After receiving critical acclaim and praise for her performance in the debut film Aruvi, Aditi Balan has not appeared in a full-length Tamil feature film until now. Aditi is all set to make a comeback with her role in Thankar Bachan's latest film, Karumegangal Kalaiginrana, where she will be sharing the screen with the legendary director-actor Bharathirajaa. The film marks a significant milestone in Aditi's career as she steps into a new project after taking a break from the industry. Fans are eagerly waiting to see her on the big screen once again, and are excited to witness her chemistry with Bharathirajaa.
According to Aditi Balan, being new to the industry, it took her a while to grasp the workings of the system. She points out that there are diverse opinions on what's important in the industry - some emphasizing on visibility and market value, while others stressing on choosing only the best opportunities. Aditi expresses a wish for a blueprint for actors, especially female artists, that could guide them on how to navigate the industry.
Aditi Balan recounts how she got involved in Thankar Bachan's upcoming film. According to her, the director contacted her and inquired why she wasn't signing any films. Aditi replied that she would surely consider anything that came her way. Thankar Bachan then narrated the story of his film, which Aditi found appealing due to its simplicity and strong human emotions. Additionally, the prospect of sharing the screen with the legendary actor-director Bharathirajaa was enough to persuade Aditi to take on the role.
Aditi Balan spoke about her experience of sharing the screen with Bharathirajaa and Gautham Vasudev Menon, saying that it was an enlightening session. She got to observe the nuances that Bharathirajaa sir brings to the table as an actor during an important sequence they had together. Aditi was impressed by the way he reacted whenever she delivered her dialogue, and the timing he took to give those expressions was just perfect. She believes that new-age actors like herself have a lot to learn from him, and it was a blessing to witness it from such close quarters.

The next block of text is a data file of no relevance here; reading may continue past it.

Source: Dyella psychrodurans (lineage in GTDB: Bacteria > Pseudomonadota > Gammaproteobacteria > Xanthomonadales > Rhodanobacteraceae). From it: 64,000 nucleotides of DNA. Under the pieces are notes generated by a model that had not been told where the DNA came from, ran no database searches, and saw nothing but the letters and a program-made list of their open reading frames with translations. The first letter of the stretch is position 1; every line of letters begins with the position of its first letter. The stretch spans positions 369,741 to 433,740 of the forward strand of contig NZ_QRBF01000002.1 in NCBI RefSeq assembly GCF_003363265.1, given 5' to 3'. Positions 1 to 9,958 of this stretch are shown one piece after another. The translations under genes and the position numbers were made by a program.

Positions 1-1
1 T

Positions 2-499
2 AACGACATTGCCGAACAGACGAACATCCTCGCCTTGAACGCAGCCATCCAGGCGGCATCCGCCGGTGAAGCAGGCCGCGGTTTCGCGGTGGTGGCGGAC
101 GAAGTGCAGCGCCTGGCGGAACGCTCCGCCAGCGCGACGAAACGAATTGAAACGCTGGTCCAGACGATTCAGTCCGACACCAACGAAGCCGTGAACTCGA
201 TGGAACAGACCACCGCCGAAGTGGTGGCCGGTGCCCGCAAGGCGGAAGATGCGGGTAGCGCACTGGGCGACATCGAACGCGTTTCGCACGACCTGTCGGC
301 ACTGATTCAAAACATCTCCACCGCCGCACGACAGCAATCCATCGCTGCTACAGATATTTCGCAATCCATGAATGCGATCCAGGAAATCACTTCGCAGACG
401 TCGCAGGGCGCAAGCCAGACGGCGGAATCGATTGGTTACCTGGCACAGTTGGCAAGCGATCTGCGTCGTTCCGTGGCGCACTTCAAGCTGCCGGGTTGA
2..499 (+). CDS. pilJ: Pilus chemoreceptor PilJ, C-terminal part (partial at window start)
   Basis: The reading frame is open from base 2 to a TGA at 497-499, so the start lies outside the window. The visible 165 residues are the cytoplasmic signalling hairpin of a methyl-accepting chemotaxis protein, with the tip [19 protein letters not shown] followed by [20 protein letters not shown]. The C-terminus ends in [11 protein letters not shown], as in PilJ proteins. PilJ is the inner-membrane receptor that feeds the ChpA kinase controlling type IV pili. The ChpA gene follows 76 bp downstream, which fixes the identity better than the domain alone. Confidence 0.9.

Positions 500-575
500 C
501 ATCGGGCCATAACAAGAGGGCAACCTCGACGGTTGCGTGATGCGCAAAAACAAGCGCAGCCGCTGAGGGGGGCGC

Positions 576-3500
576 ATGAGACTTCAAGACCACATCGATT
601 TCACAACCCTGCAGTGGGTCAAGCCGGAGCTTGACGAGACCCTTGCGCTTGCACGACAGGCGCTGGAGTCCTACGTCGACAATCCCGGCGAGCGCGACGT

Even though he's not young, he makes an effort to deliver his best performance for each scene. Aditi Balan comments, "In my brief scene with Gautham Menon, I had a great experience. Just by watching him on set, I learned how to deliver dialogue effectively. He leaves a beautiful pause between lines, which adds depth to the emotions portrayed."
Aditi Balan portrays the role of Kanmani in the movie, who is an authoritative character facing numerous challenges in life. Aditi revealed that her character eventually reaches a point where she loses everything. However, she refrains from divulging further details about the character at the moment.
Aditi Balan, who is also a lawyer and a social activist, jokes that her profession might contribute to the misconception that she is a serious person. In reality, she describes herself as lighthearted and loves engaging in conversations on various topics. “People tend to assume that I am reserved, intelligent, and serious just because I am a lawyer. While I am indeed intelligent, I am definitely not the serious type,” she says. When asked about the present climate for actresses in Kollywood, Aditi acknowledges that things are improving, but there is still a long way to go.
Aditi Balan expresses her thoughts on the current state of the film industry, saying, "Aruvi, Aramm, and Tharamani were game-changers when they released a few years ago, but now it seems like things have slowed down. There's a pattern that filmmakers tend to follow, where if one particular genre is successful, then many others follow suit. I think we need to break out of that pattern. Personally, I would love to explore fun, entertaining roles like the ones played by Urvashi in Michael Madhana Kama Rajan."
Aditi Balan shares that she hasn't signed any new projects after Karumegangal Kalaiginrana. Instead, she's focusing on Bharatanatyam and planning to perform in Chennai. Aditi reveals that she recently attended a workshop in Kerala called Navarasa Sadhana, which has motivated her to pursue Bharatanatyam again, a traditional art form that she has been learning since she was five. "I want to sharpen my skills and give more performances," she says, excitedly.
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